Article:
Conclusion

After several years of many individuals working to teach the Nicene faith, Arianism was on the decline, with the majority of the church rejecting the idea that the Son was created by the Father. Many of those who plainly rejected Arianism were reluctant to accept the language of the Nicene Creed however, due to a concern that the word homoousios could be interpreted as meaning that there was no distinction between the Son and the Father (which was related to Patripassionism, another doctrinal controversy). The word homoiousios, "of a similar substance," was suggested as a more accurate description of the relation of the Father and the Son.

Initially, Athanasius said that those who favored the term homoiousios were just as heretical as the Arians. He stated his doctrine in no uncertain terms in his Four Discourses Against the Arians:3

As we said above, so now we repeat, that the divine generation must not be compared to the nature of men, nor the Son considered to be part of God, nor the generation to imply any passion whatever; God is not as man; for men beget passibly, having a transitive nature, which waits for periods by reason of its weakness. But with God this cannot be; for He is not composed of parts, but being impassible and simple, He is impassibly and indivisibly Father of the Son.

Continued study and debate over the next few years led him to a more comprehensive view, however. His final determination on the matter, as summarized by church historian Justo Gonzalez, was as follows:4

Finally, in a synod gathered in Alexandria in 362 CE, Athanasius and his followers declared that it was acceptable to refer to the Father, Son, and Holy Spirit as "of one substance" as long as this was not understood as obliterating the distinction among the three, and that it was also legitimate to speak of "three substances" as long as this was not understood as if there were three gods.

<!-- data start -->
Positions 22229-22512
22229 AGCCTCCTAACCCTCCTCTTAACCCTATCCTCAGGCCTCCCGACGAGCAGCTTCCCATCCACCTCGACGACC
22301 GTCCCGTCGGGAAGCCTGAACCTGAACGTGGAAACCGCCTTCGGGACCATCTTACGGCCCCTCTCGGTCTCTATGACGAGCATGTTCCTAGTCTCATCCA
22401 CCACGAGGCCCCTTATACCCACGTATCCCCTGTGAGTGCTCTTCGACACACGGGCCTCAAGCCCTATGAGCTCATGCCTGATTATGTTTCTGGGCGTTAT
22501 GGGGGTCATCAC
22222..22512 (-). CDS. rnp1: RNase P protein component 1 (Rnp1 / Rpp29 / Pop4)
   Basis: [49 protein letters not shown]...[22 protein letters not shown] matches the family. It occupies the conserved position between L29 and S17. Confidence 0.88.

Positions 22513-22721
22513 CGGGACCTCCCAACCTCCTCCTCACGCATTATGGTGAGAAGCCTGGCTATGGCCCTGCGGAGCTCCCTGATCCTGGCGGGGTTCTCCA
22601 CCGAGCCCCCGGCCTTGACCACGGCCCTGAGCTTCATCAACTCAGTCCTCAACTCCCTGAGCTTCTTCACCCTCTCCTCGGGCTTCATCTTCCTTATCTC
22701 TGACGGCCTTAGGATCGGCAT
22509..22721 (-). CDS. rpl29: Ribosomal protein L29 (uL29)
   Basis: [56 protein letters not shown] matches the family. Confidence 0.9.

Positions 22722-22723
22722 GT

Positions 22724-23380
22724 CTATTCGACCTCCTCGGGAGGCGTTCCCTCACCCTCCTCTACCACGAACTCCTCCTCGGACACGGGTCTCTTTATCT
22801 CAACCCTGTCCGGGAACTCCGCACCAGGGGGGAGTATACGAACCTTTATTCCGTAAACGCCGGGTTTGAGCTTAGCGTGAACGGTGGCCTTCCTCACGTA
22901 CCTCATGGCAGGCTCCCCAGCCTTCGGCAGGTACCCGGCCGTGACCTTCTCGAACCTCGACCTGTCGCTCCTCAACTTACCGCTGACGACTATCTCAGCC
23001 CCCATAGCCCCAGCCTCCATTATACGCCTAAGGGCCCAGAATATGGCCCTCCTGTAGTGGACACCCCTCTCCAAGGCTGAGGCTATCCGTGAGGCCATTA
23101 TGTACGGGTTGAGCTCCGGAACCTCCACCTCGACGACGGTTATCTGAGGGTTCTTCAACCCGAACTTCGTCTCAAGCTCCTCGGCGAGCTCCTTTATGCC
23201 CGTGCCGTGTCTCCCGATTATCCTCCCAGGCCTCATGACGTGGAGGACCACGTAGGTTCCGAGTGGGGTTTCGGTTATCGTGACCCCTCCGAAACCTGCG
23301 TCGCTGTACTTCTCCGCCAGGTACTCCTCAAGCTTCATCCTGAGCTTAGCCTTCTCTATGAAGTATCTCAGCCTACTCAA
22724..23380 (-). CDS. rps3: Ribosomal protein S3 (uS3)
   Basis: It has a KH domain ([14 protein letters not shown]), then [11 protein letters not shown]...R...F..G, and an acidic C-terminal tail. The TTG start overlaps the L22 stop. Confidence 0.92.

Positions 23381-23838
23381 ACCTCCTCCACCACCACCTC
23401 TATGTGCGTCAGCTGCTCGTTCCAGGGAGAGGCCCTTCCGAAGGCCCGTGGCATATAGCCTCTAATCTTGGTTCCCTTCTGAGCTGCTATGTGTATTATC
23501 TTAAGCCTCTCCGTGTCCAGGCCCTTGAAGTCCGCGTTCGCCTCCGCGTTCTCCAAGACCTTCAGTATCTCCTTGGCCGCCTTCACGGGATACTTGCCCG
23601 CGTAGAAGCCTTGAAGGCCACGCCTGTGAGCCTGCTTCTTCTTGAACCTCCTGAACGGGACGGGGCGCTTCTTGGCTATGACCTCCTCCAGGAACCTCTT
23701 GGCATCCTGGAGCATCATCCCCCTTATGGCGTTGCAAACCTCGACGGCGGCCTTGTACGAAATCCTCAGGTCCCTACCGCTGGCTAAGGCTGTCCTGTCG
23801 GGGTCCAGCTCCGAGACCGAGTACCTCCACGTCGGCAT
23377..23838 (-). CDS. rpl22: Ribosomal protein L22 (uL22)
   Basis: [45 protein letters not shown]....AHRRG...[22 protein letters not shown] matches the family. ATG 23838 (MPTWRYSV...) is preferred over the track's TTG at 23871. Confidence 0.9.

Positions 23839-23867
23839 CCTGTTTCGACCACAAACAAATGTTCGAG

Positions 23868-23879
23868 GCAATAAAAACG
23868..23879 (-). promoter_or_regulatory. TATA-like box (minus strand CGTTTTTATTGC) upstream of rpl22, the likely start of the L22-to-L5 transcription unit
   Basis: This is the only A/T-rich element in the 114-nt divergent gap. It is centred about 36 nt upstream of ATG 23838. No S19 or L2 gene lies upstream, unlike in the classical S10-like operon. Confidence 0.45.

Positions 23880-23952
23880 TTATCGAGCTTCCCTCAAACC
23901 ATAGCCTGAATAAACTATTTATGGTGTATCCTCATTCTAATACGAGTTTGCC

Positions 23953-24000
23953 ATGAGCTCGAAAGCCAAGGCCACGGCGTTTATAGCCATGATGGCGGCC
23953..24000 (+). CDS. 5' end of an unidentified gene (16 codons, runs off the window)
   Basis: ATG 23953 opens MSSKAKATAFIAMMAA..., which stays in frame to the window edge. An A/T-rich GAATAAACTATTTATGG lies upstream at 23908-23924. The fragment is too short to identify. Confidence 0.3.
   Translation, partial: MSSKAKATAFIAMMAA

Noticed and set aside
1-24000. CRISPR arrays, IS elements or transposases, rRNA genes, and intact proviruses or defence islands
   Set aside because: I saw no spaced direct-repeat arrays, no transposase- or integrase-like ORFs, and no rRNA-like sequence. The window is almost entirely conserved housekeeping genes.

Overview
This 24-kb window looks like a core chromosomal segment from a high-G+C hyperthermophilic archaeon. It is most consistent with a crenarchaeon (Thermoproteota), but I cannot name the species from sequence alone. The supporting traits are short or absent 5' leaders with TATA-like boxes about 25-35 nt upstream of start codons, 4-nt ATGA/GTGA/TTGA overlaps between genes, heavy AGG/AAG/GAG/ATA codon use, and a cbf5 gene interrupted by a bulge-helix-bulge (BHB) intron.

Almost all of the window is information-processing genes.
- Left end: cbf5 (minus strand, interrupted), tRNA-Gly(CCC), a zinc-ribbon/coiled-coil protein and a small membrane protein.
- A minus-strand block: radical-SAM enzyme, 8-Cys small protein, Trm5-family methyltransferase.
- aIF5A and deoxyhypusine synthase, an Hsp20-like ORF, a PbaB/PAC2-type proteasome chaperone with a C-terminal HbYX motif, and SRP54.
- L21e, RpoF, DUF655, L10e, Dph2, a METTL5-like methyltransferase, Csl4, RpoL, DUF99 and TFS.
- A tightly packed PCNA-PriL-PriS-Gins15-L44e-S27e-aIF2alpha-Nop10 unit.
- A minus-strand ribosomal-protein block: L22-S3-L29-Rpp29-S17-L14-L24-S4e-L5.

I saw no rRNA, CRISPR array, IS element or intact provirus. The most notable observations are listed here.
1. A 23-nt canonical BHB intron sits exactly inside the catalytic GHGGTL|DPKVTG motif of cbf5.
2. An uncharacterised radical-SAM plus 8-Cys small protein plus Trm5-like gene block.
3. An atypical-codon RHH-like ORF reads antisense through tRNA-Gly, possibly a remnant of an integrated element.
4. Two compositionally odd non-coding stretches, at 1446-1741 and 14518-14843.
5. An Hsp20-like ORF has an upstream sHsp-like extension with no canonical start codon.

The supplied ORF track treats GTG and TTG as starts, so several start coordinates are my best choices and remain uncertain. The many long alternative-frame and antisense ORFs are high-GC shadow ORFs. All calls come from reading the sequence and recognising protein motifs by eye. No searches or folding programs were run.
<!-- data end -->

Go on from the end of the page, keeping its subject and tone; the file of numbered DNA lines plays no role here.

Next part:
A few years after Athanasius' death, the Second Ecumenical Council was held in Constantinople in 381 CE, and the doctrine of the Council of Nicea was ratified. In addition to establishing the equality of the Holy Spirit within the Trinity, the Council further established the Nicene understanding as orthodox teaching across the Empire, and again condemned the Arian teaching as heretical.

The emphasis during this period of history on the particular words used to describe the relative equality of the "substance" of which the Father and Son are composed seems to speak directly to the concept of Partialism.


Sources:

  1. The Story of Christianity, Revised Edition, by Justo Gonzalez. Chapter 17, "The Arian Controversy and the Council of Nicea."
  2. Gonzalez. Chapter 19, "Athanasius of Alexandria."
  3. Four Discourses Against the Arians. Discourse One, paragraph 28. New Advent Catholic Encyclopedia.
  4. Gonzalez. Chapter 17.
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Found and added a highly relevant quote. Hope you don't mind. –  svidgen Jul 26 '13 at 13:54
    
@svidgen: I relocated the quote to a point where I think it works better with the narrative. Kudos for checking the writings of Athanasius himself. "To the sources!," as Erasmus would have said. Good find. –  Philip Schaff Jul 27 '13 at 21:29
    
@PhilipSchaff make your edit and flag the post if it changes, I'll be happy to revert it. You've put a lot of work in here and deserve to be rewarded for it. –  wax eagle Jul 30 '13 at 1:15
    
@waxeagle: Looks like it didn't change to Community Wiki as I thought it might, so reverting isn't necessary. Thank you, though. –  Philip Schaff Aug 13 '13 at 4:12
    
Perhaps it's the case that while the word "partialism" does not occur in these reference texts, the idea of separating God into non-coequal parts, is. It certainly seems to be one of the ideas of multiple heretical sects, both old and new. Certainly it seems the idea of Partialism is a heretical one. –  Lawrence Dol Sep 7 at 18:35